Unauthorized Trading of Securities

“financial advisors must receive prior authorization for all account transactions”

According to the Financial Industry Regulatory Authority (FINRA), unauthorized trading is considered purchasing or selling securities in a non-discretionary customer account without prior customer authorization and represents a sales practice violation. This does not apply to brokerage accounts that the financial advisor has received prior written discretionary authority from the customer to effect transactions in the account. In defense of unauthorized trading claims, financial brokerage firms frequently argue that verbal discretion was given by the customer as to price and time, or the customer ratified the transaction by not challenging the transaction on a timely basis.

What is Unauthorized Trading?

Unauthorized trading occurs when a broker or financial advisor makes trades (buying or selling) in their client’s investment account without permission, authorization, or their client’s knowledge. Unauhtorized trading poses significant risks to investors and may lead to losses.

In instances, when the financial advisor has received written “discretionary” authorization to make transactions on the behalf of the customer, the financial advisor cannot misuse or exceed that authority by making commissions from excessive trading or “churning”, or unsuitable investment strategies. The excessive transactions might be considered a FINRA sales practice violation as a breach of fiduciary duty to the investor that would subject the brokerage firm and its financial advisor to liability for unauthorized trading or other misconduct.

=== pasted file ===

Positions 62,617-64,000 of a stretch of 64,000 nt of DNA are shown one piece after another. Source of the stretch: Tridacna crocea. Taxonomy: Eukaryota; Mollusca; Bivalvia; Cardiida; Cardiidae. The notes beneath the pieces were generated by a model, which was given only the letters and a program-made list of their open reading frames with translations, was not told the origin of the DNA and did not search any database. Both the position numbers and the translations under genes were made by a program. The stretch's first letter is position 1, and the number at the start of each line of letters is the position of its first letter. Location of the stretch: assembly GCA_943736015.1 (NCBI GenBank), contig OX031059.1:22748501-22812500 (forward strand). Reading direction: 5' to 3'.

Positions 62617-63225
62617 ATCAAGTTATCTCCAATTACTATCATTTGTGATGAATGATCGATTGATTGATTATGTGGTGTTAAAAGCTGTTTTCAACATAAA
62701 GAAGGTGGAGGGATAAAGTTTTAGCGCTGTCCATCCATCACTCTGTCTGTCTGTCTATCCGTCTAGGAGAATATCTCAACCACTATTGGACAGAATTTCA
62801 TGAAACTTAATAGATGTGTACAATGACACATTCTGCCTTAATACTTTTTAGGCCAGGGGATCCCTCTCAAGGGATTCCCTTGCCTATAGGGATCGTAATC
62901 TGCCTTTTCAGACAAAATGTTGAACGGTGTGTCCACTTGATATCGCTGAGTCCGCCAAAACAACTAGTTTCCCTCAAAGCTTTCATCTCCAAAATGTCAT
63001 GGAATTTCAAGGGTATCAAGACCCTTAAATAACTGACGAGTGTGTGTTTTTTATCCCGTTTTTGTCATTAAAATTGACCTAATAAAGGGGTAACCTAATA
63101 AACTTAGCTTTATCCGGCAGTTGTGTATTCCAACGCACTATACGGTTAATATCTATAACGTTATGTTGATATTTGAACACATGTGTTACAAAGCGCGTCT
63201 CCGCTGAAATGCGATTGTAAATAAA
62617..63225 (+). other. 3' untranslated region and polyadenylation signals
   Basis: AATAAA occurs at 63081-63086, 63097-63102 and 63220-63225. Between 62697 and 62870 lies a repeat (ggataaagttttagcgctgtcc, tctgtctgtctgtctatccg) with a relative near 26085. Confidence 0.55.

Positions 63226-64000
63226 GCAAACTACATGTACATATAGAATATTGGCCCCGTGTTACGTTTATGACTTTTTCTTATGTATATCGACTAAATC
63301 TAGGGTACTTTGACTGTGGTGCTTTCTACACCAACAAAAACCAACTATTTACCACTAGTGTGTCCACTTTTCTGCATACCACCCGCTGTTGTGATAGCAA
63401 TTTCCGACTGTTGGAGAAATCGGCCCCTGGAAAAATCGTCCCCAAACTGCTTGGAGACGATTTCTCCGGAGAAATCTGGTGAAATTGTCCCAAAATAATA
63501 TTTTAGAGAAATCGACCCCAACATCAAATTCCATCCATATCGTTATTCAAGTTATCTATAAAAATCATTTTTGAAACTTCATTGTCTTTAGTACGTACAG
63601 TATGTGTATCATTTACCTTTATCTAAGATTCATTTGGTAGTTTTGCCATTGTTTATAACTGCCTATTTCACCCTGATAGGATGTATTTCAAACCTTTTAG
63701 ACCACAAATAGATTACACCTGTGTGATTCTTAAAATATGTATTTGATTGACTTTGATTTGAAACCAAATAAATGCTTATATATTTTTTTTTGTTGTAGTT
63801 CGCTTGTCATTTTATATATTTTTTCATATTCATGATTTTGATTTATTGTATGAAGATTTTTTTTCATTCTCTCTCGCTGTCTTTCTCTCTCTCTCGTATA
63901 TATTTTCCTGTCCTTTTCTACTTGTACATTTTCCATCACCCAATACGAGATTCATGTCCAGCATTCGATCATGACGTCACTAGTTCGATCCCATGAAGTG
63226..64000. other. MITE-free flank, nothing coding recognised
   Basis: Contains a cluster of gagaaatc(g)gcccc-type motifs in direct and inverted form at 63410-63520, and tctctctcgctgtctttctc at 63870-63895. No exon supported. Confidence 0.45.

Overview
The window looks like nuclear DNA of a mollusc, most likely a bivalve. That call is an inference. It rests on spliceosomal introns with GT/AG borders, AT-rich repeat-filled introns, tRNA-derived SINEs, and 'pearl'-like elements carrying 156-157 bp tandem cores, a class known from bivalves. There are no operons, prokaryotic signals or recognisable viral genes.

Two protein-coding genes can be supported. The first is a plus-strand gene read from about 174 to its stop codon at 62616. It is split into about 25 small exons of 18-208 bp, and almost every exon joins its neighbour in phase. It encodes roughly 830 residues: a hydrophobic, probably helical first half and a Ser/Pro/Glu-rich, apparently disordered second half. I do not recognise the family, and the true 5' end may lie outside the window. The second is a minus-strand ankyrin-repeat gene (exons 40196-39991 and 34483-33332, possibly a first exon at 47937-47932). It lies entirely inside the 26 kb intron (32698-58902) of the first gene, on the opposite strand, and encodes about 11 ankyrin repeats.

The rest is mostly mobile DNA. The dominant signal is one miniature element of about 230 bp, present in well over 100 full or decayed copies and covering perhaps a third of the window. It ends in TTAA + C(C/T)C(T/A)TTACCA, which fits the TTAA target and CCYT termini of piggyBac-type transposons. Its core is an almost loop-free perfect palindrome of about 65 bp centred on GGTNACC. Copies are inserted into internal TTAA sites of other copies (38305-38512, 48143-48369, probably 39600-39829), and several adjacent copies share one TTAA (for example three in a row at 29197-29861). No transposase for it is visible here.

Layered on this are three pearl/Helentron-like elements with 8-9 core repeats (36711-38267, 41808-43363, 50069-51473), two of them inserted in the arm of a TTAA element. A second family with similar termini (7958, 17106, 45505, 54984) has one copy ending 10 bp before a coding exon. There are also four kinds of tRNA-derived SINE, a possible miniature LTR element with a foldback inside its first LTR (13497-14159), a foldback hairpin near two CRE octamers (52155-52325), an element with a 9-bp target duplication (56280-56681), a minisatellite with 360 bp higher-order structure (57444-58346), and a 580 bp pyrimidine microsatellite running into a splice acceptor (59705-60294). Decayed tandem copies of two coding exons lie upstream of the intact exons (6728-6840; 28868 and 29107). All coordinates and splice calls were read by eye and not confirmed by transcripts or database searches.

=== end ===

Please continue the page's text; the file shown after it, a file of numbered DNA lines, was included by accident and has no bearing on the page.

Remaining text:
A FINRA arbitration panel may consider the following factors among others in an unauthorized trading claim:

  • Unauthorized transactions took place;
  • Financial advisor did not receive permission prior to transactions;
  • Price and time given for trading day;
  • Absence of GTC orders in account;
  • Volume of trading;
  • Similar trades in outside brokerage accounts; and
  • Net gain/loss for all trades in the security at issue.

A review of the timeline surrounding the transactions at issue is important to support a FINRA arbitration claim for damages for unauthorized trading. A review of trade confirmations in relation to the chronology of prior and subsequent communications between the customer and the financial advisor will help prove the allegations. It is also helpful to make a formal complaint with the branch office of the financial advisor immediately after the trade confirmations are received to avoid an implied ratification of the transactions at issue.

The national investment fraud lawyers at KlaymanToskes can help you determine whether an investment loss is the result of unauthorized trading in your brokerage account. If an investor suffers losses as a result of unauthorized trading they may be able recover their losses in a FINRA arbitration claim for damages.

You can contact our office by either calling (888) 997-9956 or by filling out a contact form online.

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